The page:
It took a full decade, but '90s alternative rock outfit Bush have come back down from the clouds. Fronted by lead singer/rhythm guitarist Gavin Rossdale, the band, best known for radio staples like “Comedown” and “Machinehead,” return September 13 with their fifth full-length release, The Sea of Memories.
As lead guitarist for Sixx:A.M., DJ Ashba has played for thousands of fans worldwide. The band’s first album, The Heroin Diaries, launched them to success with “Life Is Beautiful,” radio’s most-played rock song in 2008. Their recently released sophomore disc, This Is Gonna Hurt, is likely to surpass its predecessor, having already charted a No. 1 rock single, “Lies of the Beautiful People.”
Richmond, Virginia's Municipal Waste have just entered the studio to record the follow-up to 2009's Massive Aggressive. We caught up with guitarist Ryan Waste earlier today to talk about the band's upcoming fifth studio, which is due out in early 2012 on Nuclear Blast Records.
Hey, check out this interview I did the other day with musician, producer, engineer and mixer extraordinaire Shawn Grove. He’s worked on every Collective Soul record since Dosage and is currently putting the finishing touches on the debut CD from Magnets And Ghosts featuring Dean Roland of Collective Soul and Ryan Potesta.
In a world where music is often dominated by the likes of Lady Gaga and Katy Perry, it’s not that common to see a country music album reach No. 1 on the Billboard charts. That’s precisely what happened when Eric Church’s latest release, Chief (EMI), grabbed the top spot.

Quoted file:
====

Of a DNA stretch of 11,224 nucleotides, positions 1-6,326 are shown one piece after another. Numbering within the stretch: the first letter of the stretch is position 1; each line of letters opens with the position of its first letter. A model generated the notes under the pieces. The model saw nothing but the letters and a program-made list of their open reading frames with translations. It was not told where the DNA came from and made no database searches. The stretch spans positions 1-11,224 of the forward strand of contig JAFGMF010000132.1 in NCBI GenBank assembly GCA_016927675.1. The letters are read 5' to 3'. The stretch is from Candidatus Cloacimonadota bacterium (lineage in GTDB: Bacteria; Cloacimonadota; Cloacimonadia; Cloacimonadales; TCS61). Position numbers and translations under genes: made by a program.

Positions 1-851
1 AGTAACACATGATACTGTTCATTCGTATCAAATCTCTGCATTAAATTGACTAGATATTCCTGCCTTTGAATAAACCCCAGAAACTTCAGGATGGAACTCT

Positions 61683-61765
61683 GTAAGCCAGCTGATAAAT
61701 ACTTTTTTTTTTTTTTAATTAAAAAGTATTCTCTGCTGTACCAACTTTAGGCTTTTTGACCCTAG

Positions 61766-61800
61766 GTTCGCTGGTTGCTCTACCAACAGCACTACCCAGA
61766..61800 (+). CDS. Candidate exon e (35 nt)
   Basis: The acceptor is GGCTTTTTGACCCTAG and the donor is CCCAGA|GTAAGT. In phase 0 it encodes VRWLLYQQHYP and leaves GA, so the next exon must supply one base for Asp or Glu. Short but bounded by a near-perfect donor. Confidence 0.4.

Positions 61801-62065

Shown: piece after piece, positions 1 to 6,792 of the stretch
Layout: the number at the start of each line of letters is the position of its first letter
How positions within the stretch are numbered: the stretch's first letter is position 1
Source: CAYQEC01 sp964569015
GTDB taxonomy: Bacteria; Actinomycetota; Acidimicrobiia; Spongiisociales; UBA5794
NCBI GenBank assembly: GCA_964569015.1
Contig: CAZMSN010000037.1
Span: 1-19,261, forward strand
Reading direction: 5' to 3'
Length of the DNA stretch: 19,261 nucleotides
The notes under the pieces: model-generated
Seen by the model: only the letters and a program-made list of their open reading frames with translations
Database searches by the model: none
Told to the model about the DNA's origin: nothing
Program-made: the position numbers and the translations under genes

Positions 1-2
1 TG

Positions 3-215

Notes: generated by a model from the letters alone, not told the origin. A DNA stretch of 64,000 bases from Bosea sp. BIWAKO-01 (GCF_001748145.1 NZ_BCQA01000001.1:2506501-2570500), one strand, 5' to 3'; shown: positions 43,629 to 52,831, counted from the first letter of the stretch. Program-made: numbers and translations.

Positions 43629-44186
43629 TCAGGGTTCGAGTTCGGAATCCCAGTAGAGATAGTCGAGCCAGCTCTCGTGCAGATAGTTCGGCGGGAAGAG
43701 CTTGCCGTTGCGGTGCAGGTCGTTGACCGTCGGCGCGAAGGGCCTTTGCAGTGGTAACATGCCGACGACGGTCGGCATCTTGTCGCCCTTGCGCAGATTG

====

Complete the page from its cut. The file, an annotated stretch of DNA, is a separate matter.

After wrapping up a grueling tour pulling double-duty with both Exodus and Slayer, we managed to catch up with guitarist Gary Holt to talk about the rigors of playing with two bands at once, the Big Four jam, and when the next Exodus album might surface...
The late Frank Zappa made his first Guitar World cover appearance with the March 1982 issue, during the magazine's third year of publication. The cover calls him "America's Most Misunderstood Genius," and the original story by John Swenson starts on page 34. Here's part two of that interview.
When Mimi Fox was eleven, she started teaching guitar lessons out of her house. That’s right – eleven years old. The fact that she could make more money teaching guitar than babysitting opened her eyes to what would become her future. (Hmm, changing poopy diapers or sharing some six string savvy. Which would you choose?)
A strange name and beards that would put lumberjacks' facial hair to shame make Dangermuffin a tough band to ignore, but their unique lineup and genre-blending approach to roots music is what has ultimately earned this South Carolina trio its loyal fan base.